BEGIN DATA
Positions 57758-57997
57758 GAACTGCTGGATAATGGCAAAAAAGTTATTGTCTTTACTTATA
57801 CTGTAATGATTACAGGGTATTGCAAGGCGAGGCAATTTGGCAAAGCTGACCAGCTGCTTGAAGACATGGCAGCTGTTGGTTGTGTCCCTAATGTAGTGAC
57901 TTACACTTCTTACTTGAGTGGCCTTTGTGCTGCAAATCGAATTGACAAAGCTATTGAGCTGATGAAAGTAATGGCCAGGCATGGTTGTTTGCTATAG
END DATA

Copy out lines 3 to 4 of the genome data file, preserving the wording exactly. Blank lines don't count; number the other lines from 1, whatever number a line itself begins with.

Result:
57801 CTGTAATGATTACAGGGTATTGCAAGGCGAGGCAATTTGGCAAAGCTGACCAGCTGCTTGAAGACATGGCAGCTGTTGGTTGTGTCCCTAATGTAGTGAC
57901 TTACACTTCTTACTTGAGTGGCCTTTGTGCTGCAAATCGAATTGACAAAGCTATTGAGCTGATGAAAGTAATGGCCAGGCATGGTTGTTTGCTATAG